Second, the numbers still matter. Valuations may be down for everything from real estate to boat dealerships, and assets may appear cheap, but sometimes they’re cheap for a reason. Run the numbers and rely on experienced due diligence. Deals that include unrealistic assumptions about the pace of an economic recovery should get particularly close scrutiny to verify their validity.
Third, watch for the misdirection; if it looks too good to be true it probably is. The Financial Times reported earlier this year that the City of London police saw a 400 percent increase in Covid-19 related fraud in just a month. In the U.S., we have the example of the Great Recession which resulted in a major increase in financial crimes involving private placements, non-public real estate, and even certificates of deposit, among other frauds, many of these structured as Ponzi schemes. Most probably seemed attractive when pitched.
A recent private real estate investment opportunity was pitched to several highly paid professional athletes directly in the locker room. The deal was organized and backed by the son of a successful real estate developer and another professional athlete. The locker room representative for the presentation to players was another well-known and wealthy veteran player. The investment was described as a “can’t lose” deal with minimal risk. The investment targeted the need for post-career income.
After professional due diligence was conducted on the investment, it revealed several inconsistencies. The pitch described the deal as minimal risk and a cash-flowing property. What investors were receiving was a high-risk, ground-up real estate development, with no cash flow for 4 of more years. Additionally, the perception that investors could receive their money back at any time, which was inherently false. The deal was highly illiquid to investors. Due diligence also showed those same individuals pitching the deal would not be investing their own money in the investment. They in fact intended to utilize the proceeds raised through the locker room in order to have the fund purchase some of their own personal properties and eliminate their risk and debt. This deal was nothing close to what it was described to unknowing investors, and at this time, only a few years after it was presented to potential investors, the fund is nowhere to be found.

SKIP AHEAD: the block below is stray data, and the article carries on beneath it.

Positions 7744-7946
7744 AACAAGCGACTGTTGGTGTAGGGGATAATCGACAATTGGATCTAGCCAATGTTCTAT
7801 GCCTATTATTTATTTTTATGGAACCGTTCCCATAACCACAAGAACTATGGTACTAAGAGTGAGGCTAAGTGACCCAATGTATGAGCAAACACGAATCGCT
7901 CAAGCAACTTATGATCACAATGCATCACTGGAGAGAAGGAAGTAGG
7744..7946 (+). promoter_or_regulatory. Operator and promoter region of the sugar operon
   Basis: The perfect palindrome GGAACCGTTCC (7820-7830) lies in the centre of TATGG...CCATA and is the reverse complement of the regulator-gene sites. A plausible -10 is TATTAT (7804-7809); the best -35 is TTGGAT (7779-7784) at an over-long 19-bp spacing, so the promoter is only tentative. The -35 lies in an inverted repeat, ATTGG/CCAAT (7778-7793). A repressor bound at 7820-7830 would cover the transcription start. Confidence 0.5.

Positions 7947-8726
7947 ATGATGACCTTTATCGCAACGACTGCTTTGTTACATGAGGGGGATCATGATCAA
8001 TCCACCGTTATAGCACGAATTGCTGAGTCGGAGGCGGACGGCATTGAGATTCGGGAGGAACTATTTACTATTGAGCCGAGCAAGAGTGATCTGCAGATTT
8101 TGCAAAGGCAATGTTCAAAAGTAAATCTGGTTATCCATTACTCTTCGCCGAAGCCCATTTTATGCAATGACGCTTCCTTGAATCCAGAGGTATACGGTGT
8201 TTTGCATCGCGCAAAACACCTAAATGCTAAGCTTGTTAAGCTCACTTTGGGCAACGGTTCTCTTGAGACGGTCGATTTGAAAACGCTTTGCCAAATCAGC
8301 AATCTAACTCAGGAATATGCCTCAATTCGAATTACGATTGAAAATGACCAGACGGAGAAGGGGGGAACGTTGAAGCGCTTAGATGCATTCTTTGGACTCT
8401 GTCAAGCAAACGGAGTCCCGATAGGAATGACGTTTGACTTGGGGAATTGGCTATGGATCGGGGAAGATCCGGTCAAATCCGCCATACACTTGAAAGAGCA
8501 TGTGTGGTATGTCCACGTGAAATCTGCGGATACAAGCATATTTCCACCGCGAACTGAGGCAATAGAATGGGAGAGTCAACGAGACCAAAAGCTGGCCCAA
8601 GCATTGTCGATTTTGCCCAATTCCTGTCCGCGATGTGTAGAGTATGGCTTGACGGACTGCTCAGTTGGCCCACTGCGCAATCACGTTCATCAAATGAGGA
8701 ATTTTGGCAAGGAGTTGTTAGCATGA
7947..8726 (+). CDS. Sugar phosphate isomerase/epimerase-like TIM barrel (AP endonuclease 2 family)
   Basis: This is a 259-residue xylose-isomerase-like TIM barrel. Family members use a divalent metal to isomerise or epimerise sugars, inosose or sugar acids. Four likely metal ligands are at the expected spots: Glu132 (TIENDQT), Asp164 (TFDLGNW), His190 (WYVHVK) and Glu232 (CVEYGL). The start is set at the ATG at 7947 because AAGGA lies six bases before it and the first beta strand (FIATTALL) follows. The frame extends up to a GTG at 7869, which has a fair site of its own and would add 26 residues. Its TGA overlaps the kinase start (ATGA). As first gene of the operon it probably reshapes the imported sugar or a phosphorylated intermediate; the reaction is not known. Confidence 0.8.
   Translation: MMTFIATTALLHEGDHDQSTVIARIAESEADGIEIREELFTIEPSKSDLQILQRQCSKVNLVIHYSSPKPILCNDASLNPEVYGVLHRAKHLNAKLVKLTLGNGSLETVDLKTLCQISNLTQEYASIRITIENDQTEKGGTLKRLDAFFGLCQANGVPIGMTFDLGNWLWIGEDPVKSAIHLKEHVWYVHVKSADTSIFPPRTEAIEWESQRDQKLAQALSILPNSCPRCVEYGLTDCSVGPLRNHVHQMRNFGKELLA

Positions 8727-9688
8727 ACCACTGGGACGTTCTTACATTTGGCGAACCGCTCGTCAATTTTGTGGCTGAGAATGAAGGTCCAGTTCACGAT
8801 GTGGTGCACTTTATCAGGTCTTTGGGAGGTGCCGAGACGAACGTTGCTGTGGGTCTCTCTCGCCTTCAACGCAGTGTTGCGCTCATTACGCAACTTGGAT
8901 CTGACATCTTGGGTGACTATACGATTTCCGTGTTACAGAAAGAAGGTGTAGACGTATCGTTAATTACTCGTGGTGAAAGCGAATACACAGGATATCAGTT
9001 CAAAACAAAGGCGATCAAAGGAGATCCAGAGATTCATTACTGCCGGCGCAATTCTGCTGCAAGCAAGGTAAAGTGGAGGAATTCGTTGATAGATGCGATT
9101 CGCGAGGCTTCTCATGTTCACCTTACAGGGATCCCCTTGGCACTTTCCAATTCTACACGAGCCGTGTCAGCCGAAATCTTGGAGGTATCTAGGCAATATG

As noted earlier by Mr. Munger, liquidity is good. In the wake of a crash, everyone talks about how they got back in at the bottom. No one brags about how they jumped in too soon, or lost money in a can’t miss idea that later turned out to be a scam. There will be good opportunities again once the crisis recedes.
Everyone likes to win; everybody loves a good comeback story. But for now, it’s not necessary to be a hero. Pick the sports metaphor that resonates best with you – don’t score any “own goals”, avoid unforced errors – just don’t let extra downtime make you any more susceptible to taking a swing at a bad pitch.
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As seen in Financial Advisor:
Go to article link here.
Noel LaMontagne is a former NFL player and a Director with Verdence/PRO, the division of Verdence Capital Advisors focused on professional athletes and entertainers.